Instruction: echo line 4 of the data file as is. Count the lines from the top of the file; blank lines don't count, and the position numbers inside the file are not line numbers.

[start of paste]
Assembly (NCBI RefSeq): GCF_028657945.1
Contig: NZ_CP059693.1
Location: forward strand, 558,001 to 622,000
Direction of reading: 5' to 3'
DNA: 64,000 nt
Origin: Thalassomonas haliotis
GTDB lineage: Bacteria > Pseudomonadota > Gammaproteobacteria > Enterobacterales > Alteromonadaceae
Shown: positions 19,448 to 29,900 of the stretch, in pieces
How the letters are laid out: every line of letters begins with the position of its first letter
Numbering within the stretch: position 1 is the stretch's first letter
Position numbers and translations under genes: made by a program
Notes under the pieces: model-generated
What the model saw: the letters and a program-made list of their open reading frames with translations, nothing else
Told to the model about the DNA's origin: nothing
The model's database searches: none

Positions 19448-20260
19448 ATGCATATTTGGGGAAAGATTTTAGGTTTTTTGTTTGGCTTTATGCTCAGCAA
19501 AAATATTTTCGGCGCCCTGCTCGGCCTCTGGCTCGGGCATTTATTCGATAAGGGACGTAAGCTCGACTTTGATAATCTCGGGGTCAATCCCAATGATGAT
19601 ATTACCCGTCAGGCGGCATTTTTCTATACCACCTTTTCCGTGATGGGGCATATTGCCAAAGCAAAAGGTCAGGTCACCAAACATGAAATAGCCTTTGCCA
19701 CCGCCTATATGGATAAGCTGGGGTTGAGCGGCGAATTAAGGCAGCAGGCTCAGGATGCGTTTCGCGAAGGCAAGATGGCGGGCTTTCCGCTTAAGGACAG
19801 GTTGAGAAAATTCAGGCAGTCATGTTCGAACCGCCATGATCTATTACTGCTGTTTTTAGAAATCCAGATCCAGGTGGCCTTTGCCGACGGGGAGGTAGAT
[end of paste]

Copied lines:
Direction of reading: 5' to 3'